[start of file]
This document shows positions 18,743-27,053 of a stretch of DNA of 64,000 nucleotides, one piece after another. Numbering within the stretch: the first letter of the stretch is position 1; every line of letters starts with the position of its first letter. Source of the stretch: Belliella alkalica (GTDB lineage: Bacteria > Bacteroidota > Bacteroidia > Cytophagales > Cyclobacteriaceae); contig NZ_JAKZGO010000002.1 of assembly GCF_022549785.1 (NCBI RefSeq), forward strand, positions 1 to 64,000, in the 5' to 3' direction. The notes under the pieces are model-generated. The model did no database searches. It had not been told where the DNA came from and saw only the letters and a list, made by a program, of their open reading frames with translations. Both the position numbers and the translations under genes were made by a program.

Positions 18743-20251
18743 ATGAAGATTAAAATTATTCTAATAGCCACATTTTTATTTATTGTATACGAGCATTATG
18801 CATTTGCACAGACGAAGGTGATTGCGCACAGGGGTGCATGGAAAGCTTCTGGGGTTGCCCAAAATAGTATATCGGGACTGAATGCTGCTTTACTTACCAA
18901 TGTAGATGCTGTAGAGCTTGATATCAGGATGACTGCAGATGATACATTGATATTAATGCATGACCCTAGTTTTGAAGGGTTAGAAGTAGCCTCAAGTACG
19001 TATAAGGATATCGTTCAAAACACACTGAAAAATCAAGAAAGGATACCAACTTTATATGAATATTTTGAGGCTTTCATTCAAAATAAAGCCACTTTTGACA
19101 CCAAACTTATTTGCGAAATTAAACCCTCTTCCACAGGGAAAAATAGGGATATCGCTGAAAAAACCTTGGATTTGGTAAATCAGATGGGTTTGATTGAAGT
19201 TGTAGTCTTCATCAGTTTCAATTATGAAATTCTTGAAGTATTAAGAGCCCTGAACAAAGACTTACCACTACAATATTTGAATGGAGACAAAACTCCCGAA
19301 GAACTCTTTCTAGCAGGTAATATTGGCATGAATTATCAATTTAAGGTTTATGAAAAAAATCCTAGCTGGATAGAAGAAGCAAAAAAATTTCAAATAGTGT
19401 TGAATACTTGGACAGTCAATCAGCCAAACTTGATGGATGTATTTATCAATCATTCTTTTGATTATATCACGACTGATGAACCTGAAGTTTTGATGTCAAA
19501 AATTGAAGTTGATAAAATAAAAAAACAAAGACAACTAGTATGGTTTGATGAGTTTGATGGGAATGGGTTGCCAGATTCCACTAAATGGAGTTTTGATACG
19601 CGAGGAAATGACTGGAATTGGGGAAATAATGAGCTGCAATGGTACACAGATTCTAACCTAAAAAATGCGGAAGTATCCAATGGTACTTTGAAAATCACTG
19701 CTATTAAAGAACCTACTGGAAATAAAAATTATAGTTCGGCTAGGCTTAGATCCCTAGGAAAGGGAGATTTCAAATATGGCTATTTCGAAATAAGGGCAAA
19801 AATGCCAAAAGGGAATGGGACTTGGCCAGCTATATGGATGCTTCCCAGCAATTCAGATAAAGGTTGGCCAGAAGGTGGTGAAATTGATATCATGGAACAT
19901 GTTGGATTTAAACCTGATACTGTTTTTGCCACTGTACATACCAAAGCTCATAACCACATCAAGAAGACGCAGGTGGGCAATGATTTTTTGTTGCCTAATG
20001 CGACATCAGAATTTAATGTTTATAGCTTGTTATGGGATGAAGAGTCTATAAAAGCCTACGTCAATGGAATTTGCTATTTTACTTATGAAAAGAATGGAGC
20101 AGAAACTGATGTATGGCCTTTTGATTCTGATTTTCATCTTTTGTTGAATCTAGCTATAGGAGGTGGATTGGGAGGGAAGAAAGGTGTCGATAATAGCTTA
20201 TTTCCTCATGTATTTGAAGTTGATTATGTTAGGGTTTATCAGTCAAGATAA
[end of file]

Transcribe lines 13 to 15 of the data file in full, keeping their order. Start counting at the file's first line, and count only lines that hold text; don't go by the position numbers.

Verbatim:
19701 CTATTAAAGAACCTACTGGAAATAAAAATTATAGTTCGGCTAGGCTTAGATCCCTAGGAAAGGGAGATTTCAAATATGGCTATTTCGAAATAAGGGCAAA
19801 AATGCCAAAAGGGAATGGGACTTGGCCAGCTATATGGATGCTTCCCAGCAATTCAGATAAAGGTTGGCCAGAAGGTGGTGAAATTGATATCATGGAACAT
19901 GTTGGATTTAAACCTGATACTGTTTTTGCCACTGTACATACCAAAGCTCATAACCACATCAAGAAGACGCAGGTGGGCAATGATTTTTTGTTGCCTAATG